While white people constructed all sorts of concepts of what America is, people of color–the majority black and the majority of them slaves–constructed buildings and bridges and railroads and all the physical structures and many of the landmarks and inventions that would make America great–that would house all the economic transactions, political deals, and debates that would shape the country from the inside out.

Too, they were having whatever memories and practices they had of their homes in Africa beaten out of them by masters that understood that people that have no concept of a different or better life don’t try to change the miserable lives they have.

And the whole while, these incredible black people, while bearing up under the yoke, were having children.

Children born HERE.

Children whose first language was English.

Children whose concepts of themselves, home, and country were uniquely (and I say that with immense sarcasm and disdain) American.

Then, after 1808, except for in the case of a few illegal traders using “whaling” as a cover, whites stopped kidnapping and bringing Africans over here to enslave.

Black people that had come from Africa continued through the circle of their lives. As they died, their remembrances and teachings died with them. A traceable, cogent link to African cultures and practices died with them. They left children and grandchildren that only remembered living here. That only remembered how to live here.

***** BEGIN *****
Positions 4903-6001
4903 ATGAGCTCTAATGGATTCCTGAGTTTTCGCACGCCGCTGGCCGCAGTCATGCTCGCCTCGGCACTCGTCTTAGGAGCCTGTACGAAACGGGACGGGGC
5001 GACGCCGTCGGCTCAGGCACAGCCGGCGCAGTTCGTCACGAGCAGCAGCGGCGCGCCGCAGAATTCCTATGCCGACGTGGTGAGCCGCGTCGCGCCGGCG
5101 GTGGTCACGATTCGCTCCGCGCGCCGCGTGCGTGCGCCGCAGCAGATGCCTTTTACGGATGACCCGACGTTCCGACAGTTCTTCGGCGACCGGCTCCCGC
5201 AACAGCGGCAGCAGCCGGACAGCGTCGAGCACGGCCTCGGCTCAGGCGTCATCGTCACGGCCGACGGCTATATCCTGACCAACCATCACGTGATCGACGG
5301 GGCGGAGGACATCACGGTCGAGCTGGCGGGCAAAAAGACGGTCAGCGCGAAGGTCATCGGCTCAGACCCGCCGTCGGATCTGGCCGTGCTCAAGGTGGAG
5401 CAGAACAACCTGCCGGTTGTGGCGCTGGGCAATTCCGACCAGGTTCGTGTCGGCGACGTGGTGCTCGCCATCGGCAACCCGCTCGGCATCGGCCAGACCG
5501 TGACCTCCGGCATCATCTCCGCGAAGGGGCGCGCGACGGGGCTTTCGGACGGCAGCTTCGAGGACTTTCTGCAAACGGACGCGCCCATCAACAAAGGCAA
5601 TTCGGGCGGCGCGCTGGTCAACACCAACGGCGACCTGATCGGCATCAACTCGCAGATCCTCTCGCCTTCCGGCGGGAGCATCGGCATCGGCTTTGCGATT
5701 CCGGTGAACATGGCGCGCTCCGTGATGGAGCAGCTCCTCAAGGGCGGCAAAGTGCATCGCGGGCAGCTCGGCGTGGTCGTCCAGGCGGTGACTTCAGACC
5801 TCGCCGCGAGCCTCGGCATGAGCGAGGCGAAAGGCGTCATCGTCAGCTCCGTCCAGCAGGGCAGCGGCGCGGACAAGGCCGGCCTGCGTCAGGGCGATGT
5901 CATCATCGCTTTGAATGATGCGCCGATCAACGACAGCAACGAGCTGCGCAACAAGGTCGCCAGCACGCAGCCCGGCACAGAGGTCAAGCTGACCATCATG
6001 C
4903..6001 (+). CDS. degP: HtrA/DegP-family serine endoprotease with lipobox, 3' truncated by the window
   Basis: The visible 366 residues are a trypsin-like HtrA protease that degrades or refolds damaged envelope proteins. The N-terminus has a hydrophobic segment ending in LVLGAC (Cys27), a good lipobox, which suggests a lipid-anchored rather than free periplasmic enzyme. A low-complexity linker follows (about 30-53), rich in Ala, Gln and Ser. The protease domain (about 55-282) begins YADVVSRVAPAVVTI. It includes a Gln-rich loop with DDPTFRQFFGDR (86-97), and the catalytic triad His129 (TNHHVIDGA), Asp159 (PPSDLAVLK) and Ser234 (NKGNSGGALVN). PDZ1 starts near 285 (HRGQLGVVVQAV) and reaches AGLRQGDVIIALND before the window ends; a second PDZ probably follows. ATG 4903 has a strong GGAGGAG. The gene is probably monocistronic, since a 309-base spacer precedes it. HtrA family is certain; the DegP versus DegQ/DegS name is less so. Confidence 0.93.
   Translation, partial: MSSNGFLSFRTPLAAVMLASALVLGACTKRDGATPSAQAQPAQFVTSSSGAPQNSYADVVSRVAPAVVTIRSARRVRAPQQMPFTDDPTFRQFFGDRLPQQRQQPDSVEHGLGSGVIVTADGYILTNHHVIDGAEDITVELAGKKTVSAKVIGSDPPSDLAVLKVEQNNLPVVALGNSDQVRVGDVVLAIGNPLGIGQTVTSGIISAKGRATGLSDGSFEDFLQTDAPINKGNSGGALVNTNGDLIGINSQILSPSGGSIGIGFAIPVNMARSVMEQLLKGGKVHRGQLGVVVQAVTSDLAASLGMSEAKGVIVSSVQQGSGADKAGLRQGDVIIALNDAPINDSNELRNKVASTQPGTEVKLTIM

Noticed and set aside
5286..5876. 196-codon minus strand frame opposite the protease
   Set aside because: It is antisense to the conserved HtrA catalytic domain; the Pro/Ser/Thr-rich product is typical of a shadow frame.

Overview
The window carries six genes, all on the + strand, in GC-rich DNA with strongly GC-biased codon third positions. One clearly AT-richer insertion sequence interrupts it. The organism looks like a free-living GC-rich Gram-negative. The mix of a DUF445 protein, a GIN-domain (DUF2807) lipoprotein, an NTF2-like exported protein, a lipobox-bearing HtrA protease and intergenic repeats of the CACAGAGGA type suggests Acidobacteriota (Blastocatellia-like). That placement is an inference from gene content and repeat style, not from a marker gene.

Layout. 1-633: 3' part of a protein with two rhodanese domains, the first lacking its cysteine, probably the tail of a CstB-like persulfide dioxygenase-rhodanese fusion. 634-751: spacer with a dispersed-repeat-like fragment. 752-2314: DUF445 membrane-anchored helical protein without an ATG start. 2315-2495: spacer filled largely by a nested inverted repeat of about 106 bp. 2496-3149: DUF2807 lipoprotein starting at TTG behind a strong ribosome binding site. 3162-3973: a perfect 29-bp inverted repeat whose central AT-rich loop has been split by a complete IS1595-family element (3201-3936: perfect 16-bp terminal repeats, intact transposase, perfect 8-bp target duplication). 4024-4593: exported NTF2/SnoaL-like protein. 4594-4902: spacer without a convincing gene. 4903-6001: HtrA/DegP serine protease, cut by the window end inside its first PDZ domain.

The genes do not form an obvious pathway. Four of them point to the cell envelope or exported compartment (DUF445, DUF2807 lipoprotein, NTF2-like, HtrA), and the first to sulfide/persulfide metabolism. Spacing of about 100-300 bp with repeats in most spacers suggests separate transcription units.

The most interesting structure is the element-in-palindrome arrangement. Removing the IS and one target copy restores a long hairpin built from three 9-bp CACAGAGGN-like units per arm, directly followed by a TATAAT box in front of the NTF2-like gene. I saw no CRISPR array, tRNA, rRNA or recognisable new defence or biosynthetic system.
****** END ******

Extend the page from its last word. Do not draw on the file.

The salt water and blood violence did their job.

The black people in America began to “belong” to it.

They began to feel as invested in it as white people because that’s how people feel about home, no matter how horrible it is.

They are attached to it.

They want it.

They find some nourishment–no matter how piddling–in it.

I and every other black person born here–whose parents or grandparents or great-grandparents did not emigrate here in the last century–WE are descended from slaves.

This is not a point of shame for me. It’s a historical fact. It doesn’t make me feel weak or insignificant. It makes me feel proud and–yes–entitled.

I am entitled to my American-ness because all the dead in my lineage that I know by name and/or face are buried here, and they lived here, and they worked here, and that worked helped to make this country what it is.

America has never existed, even in its nascent form, without black people.

There were black people at Jamestown, which white historians designate as the starting point of the country. The start of the historical narrative.

So I have just as much of a claim to America as any white person, and maybe even more than a white person whose parents or grandparents or great-grandparents did emigrate here in the last century.

I have a right to be angry when this country fails me because it’s made promises to me.

I have a right to complain because the Constitution says I can. You know–if you want to be pedantic about it.

And I don’t have to leave if I don’t like what the fuck is happening here.